Researchers in Israel aim to re-create fine wine from the Byzantine Empire after finding 1,500-year-old grape seeds in a rubbish dump near to city ruins.

Image credit: Israel Antiquities Authority

Charred wine grape seeds were discovered among pieces of broken pottery and animal bones in old rubbish piles near city ruins in the Negev, said the Israel Antiquities Authority.

It said the seeds were 1,500 years old and offer the ‘first direct evidence’ of winemaking in the area during the time of the Byzantine Empire.

Texts from the period extol the virtues of ‘the wine of the Negev’, which had a reputation for being the best in the region. Researchers aim to re-create the ancient wine, after finding the grape seeds at an excavation site near the once-key trading city of Hallutza.

‘The vines growing in the Negev today are European varieties, whereas the Negev vine was lost to the world,’ said professor Guy Bar-Oz, director of excavation at the University of Haifa, which has been working jointly with the Antiquities Authority on the project.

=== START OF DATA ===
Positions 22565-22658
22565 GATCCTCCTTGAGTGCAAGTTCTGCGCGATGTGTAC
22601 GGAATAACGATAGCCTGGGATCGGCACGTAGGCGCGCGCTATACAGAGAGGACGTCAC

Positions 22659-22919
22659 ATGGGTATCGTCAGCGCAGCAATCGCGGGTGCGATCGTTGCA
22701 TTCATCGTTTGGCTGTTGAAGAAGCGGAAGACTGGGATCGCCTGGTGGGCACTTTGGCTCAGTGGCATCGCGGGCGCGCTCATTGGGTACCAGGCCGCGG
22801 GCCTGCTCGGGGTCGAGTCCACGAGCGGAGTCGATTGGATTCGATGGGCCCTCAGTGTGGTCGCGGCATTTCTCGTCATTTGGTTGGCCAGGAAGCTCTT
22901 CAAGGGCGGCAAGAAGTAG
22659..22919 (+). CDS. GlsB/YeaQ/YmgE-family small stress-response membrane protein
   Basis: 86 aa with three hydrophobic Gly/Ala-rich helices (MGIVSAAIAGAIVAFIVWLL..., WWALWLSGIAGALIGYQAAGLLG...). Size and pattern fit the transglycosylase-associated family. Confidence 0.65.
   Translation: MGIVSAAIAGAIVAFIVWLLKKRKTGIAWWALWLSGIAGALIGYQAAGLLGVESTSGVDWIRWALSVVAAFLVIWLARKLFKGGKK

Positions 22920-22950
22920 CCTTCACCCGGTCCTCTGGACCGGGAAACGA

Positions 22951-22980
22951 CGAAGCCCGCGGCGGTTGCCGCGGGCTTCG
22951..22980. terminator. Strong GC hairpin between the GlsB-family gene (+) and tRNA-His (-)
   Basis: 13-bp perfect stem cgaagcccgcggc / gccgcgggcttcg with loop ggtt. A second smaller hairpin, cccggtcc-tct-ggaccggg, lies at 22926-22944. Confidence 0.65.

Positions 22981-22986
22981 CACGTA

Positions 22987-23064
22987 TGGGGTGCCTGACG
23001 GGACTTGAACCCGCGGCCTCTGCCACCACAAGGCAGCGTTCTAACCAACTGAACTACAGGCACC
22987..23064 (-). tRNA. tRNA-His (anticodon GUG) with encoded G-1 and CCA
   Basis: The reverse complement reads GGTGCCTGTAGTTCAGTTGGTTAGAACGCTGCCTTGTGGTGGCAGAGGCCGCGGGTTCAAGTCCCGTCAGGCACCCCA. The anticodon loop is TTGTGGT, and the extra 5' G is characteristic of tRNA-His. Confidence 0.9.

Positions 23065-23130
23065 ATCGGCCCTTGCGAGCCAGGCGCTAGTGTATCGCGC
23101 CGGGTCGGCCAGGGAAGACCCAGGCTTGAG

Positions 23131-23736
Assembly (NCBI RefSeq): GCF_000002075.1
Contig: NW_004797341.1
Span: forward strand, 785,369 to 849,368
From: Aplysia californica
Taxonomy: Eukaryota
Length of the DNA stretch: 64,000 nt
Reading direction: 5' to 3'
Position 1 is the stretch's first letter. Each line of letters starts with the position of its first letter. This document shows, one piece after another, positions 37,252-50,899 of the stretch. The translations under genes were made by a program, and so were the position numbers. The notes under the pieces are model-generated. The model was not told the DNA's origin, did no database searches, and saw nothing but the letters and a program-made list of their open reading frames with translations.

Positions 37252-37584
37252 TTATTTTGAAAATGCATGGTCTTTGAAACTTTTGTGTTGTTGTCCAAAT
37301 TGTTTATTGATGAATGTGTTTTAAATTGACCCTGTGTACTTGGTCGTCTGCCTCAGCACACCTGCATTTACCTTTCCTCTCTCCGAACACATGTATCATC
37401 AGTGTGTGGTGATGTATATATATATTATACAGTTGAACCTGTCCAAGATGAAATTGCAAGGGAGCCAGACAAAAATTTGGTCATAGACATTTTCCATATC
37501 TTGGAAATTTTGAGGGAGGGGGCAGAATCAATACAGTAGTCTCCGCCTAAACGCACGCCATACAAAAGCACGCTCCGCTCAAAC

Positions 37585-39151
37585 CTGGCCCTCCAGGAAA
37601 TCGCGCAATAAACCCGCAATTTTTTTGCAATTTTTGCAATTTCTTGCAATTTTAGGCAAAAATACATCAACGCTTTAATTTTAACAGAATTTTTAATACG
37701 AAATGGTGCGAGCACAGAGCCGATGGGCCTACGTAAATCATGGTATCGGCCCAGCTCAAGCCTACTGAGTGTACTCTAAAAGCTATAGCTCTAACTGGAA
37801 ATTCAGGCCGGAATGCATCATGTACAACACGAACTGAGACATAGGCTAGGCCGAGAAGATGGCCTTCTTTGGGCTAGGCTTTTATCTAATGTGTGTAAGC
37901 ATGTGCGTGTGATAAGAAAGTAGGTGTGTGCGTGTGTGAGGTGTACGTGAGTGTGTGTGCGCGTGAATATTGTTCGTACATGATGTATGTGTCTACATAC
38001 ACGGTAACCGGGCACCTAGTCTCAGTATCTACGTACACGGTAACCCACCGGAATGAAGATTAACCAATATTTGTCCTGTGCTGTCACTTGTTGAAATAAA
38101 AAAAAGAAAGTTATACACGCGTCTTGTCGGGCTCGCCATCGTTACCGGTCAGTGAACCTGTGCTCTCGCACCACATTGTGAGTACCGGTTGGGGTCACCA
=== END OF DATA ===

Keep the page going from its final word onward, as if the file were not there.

‘Our next job is to re-create the ancient wine, and perhaps we will be able to re-produce its taste and understand what made the Negev wine so fine.’

Researchers believe they have already found the remains of ancient vineyards and also of a wine cellar dating to the Byzantine era.

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Written by Chris Mercer